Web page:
There are many reasons why someone would want to customize their Linux session. The reasons for this include:
You may want to make your prompt different in appearance based on which ID you are logged in. You will also want to change from the default look, & there are unlimited options available for you to use.
2. Environment (variables, libraries, & other situations)
Some hardware may need libraries loaded in order to use the software. You may also take this time to load environment aliases & other customized variables to assist you with your day to day functionality.
3. Background Jobs
At login, you can take advantage of launching processes into the background, so once you get the command prompt, you can expect that your background processes (or daemon) is running.
4. Hardware customization
As in reason #2, you may have some configuration differences for hardware between different users. This would be the ideal time to launch any libraries or configuration variables as needed by the hardware.
5. Xwindows (preparing & starting)
You can even create some session variables specific to Xwindows. You may also want Xwindows to launch as soon as you’ve logged in. Both of these can be handled by your startup scripts.
Bash Shell: The Bourne Again Shell.
Small guide to shell scripting:
Bash Guide for Beginners:
The bash shell checks for a set of files in a specific order. Knowing this order is important so that you can understand when they load & why some of your information may not be available. The following is a list of the startup files in the order they are searched for. If a file is not found, there is no error message, the shell simply skips to the next file.
/etc/profile - This holds the ‘default’ values. So if you want a specific behavior for every user on the system, rather than put it in each users’ .profile file, you can place those actions here.
~/.bash_profile - Login shells. An important fact about this file is that this script is always read, even on new terminal launches or window opens. So in this file you don’t want to launch any background processes that you just want to run once. If you are running Xwindows & open a new terminal window, the background processes will launch again.
~/.bash_login – Login initialization. This file executes once a user is logged onto the system.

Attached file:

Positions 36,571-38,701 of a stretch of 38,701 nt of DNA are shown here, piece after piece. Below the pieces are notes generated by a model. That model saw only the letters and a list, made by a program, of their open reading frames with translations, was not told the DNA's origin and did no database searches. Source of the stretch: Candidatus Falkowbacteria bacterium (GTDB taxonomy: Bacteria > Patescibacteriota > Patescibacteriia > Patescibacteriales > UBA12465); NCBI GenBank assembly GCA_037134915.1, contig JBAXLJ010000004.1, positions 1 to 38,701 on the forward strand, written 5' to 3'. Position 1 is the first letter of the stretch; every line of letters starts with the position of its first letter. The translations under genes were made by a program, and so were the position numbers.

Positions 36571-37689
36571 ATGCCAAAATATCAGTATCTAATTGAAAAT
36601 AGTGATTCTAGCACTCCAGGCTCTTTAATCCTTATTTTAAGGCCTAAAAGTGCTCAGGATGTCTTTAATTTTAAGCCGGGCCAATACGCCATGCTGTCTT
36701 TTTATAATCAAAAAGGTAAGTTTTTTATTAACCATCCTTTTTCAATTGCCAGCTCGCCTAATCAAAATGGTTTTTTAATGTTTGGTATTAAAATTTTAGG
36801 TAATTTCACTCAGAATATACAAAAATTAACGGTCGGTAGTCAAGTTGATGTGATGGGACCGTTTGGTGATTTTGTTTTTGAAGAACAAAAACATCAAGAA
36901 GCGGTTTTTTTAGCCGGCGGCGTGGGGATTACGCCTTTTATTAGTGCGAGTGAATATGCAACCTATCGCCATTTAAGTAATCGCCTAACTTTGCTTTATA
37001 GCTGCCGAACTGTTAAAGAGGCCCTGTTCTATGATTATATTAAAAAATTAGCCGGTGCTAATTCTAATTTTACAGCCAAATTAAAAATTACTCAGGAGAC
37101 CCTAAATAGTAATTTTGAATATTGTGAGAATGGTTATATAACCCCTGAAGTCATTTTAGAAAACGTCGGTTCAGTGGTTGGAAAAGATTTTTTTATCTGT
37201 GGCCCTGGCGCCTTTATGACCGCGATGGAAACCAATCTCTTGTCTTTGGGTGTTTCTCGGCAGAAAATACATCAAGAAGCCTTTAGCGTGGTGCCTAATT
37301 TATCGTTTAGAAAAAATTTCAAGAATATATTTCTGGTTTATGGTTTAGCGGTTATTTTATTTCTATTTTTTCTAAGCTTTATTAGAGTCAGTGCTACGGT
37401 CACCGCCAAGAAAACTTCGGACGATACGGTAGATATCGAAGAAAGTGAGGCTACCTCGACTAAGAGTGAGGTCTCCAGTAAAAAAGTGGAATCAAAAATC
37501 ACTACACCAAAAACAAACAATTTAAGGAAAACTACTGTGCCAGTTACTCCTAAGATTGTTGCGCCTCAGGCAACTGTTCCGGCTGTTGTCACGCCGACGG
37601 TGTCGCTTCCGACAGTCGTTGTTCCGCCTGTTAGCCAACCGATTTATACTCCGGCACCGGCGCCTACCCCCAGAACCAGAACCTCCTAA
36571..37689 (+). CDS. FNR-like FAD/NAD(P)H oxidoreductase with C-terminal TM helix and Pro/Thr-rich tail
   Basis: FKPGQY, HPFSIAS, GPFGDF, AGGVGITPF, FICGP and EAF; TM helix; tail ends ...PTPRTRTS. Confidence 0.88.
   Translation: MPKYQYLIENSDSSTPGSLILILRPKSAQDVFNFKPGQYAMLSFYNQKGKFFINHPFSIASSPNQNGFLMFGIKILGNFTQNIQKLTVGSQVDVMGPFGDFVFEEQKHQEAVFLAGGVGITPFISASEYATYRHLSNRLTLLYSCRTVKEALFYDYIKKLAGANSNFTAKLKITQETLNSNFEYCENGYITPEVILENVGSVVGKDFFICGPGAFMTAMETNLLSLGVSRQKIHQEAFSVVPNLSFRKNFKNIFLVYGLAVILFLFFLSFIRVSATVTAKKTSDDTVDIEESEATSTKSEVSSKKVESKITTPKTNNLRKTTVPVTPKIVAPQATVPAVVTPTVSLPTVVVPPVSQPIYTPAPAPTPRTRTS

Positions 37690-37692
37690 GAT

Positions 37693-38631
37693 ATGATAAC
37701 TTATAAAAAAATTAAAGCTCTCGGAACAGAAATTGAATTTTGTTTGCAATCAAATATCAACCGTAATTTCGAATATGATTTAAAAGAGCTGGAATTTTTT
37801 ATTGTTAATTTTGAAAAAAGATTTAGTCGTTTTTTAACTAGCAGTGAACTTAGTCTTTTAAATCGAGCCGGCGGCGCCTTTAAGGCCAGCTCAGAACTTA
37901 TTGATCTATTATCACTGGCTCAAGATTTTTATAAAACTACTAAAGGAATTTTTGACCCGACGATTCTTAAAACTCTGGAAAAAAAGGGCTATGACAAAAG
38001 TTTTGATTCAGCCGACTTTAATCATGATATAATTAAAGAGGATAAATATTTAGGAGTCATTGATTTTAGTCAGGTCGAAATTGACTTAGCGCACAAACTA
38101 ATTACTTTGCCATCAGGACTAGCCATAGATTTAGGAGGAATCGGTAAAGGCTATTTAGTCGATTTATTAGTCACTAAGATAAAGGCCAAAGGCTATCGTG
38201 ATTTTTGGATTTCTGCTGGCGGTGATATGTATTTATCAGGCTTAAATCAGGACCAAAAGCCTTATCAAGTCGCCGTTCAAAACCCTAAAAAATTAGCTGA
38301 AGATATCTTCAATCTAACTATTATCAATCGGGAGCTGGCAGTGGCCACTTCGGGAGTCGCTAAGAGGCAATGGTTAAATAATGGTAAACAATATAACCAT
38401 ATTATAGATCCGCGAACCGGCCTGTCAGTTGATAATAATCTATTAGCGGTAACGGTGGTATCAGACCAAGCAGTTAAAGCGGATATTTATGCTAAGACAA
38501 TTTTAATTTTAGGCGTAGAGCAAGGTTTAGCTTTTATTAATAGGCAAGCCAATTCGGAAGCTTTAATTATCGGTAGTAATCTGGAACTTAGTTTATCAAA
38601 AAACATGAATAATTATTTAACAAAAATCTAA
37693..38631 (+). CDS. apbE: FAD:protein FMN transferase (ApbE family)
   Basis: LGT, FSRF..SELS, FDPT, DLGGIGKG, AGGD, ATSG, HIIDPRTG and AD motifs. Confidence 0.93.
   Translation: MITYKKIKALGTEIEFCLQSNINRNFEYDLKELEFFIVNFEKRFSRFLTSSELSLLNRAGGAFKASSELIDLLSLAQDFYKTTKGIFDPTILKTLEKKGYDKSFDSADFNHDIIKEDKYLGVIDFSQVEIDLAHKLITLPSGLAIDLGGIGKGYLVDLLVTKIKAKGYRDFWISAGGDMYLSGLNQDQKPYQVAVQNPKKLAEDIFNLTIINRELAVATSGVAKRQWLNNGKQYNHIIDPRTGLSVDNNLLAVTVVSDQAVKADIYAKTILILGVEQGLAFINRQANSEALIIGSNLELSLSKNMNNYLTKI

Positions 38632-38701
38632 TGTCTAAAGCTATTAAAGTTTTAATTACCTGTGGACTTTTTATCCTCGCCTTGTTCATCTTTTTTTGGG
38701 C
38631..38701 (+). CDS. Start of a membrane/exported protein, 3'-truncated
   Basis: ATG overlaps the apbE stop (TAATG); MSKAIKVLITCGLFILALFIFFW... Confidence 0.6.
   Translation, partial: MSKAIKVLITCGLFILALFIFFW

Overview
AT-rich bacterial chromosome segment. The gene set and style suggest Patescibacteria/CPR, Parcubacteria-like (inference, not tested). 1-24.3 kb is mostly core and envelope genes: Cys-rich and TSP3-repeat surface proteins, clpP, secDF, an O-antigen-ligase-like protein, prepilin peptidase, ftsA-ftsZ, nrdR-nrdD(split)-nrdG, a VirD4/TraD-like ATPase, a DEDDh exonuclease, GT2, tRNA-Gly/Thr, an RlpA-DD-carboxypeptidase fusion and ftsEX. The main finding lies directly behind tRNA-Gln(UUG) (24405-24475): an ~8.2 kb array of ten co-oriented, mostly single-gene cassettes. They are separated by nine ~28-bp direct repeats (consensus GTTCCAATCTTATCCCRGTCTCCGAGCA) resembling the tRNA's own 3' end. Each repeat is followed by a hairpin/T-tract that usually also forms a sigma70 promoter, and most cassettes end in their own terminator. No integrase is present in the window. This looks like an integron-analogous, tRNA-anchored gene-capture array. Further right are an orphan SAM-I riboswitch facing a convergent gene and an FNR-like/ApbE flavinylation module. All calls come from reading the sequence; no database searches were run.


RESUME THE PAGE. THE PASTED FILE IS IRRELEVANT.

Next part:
~/.profile - login if no .bash_profile is present. In the absence of ~/.bash_profile & ~/.bash_login, this file is read. It can hold the same configurations, which are then also accessible by other shells (for example SH or KSH). This file holds user specific functions similar to the global /etc/profile script.
~/.bashrc - Interactive non-login shells. These shells exist for automatic (sometimes remote) events.
$ENV - Linux by default sets many environment variables for you. You can modify the values of these variables. A few of the variables that are set are:
HOME : The users home directory
PATH : This sets the path that the shell would be looking at when it has to execute any program or reference a file.
PS1 : This is the users’ Shell Prompt.
SHELL : This variable defines the user’s default shell.
LOGNAME : The LOGNAME is automatically set for you, & is the same value as your login name. A situation where you would use this variable is in case you want to reference your login name in a script.
~/.bash_logout - login shells.
~/.inputrc - Readline initialization.
The rc directories
These run prior to being prompted to login. The last one to run will be rc.local, this general runs just after setting up the general purpose mouse device. One main difference between the rc files & what we are talking about here, the rc files run with permissions, so you can setup hardware level configurations.
(setting up common keystroke charactors)
stty erase ^H stty intr ^C stty kill ^X
$PS1 $PS2 prompts:
Adding the \A to display the time, we end up with something that looks like this:
PS1 values: Meaning
\H The fully-qualified hostname
\w Current working directory
\t The current time in 24 hour HH:MM:SS format
\T The current time in 12 hour HH:MM:SS format
\@ The current time in 12 hour am/pm format
\A The current time in 24 hour HH:MM format
\| The basename of the shell’s terminal drive
\e Escape character
\r carriage return
PS1='\e[31m\A\e[0m \u@\h:\w> '
Which then looks like this:
Environment (variables, libraries, & other situations)
umask 027 # Create files with group, other permissions turned off. ulimit -c 0 # Prevent a crashed program from creating a "core" file. PATH=$HOME/bin:$PATH:/usr/sbin:/sbin:/usr/local/sbin CDPATH=":$HOME:$HOME/man:$HOME/bin" MANPATH="$HOME/man:$MANPATH" alias ls=’ls –color’ alias ll=’ls –l’ alias la=’ls –a’ EDITOR=vi export EDITOR
(Execute once logged in)
w; cal`date +”%m”` `date +”%Y”`
Q: What if I can’t see my .profile or other files?
A: Try using ls –a. The dot is a generic way of hiding the files from users without super user privileges.